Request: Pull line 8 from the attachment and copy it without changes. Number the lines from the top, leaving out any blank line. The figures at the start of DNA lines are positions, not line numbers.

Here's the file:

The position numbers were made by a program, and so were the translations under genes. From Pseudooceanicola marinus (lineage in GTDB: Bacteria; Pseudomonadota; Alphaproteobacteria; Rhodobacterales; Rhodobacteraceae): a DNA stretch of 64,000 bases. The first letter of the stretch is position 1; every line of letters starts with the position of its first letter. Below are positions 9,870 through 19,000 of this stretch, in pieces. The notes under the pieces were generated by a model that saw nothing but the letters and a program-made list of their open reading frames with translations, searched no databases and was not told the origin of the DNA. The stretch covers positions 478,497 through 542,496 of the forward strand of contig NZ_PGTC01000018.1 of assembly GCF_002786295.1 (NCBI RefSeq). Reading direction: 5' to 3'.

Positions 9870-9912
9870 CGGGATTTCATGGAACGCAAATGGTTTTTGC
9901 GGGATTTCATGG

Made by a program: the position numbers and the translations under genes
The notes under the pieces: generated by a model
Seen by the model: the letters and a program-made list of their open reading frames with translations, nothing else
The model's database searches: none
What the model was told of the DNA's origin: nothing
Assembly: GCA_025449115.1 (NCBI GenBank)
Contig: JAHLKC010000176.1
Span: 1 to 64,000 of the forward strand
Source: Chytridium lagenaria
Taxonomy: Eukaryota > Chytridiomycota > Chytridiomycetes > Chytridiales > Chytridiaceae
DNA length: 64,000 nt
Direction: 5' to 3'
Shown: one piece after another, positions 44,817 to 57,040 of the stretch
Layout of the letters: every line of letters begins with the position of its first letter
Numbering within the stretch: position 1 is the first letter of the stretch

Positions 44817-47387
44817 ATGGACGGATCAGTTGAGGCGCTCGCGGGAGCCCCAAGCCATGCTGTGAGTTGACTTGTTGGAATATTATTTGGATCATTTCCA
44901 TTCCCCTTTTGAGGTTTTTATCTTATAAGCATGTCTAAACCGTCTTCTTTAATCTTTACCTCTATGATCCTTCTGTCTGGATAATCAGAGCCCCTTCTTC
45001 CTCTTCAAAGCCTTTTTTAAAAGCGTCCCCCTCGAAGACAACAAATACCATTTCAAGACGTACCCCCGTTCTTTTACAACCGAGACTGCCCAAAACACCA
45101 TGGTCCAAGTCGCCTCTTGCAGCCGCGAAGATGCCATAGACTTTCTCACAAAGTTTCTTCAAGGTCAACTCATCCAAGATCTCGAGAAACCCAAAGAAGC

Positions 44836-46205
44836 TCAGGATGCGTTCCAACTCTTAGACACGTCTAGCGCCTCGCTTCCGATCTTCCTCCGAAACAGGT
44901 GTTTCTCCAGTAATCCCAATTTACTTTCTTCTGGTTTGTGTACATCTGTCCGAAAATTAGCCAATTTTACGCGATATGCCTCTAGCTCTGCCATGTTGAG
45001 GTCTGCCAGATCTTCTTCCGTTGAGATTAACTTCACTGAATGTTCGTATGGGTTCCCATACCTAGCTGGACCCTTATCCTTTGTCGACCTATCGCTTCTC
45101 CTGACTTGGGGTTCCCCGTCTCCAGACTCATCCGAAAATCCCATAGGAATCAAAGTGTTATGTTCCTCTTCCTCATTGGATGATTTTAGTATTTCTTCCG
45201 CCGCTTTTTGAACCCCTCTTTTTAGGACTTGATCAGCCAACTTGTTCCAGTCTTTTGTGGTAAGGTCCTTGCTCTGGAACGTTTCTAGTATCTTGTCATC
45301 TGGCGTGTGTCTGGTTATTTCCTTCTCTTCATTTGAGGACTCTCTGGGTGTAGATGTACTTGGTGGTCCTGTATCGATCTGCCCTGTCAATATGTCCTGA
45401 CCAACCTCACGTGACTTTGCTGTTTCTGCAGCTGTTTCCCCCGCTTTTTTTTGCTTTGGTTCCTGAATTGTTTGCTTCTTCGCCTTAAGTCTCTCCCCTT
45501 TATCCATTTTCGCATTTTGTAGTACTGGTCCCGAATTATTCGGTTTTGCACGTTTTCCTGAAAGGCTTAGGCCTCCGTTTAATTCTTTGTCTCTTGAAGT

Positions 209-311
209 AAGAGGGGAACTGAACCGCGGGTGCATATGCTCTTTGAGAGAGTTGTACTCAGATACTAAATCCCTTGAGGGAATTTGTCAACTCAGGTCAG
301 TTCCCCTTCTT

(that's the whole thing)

The model's database searches: none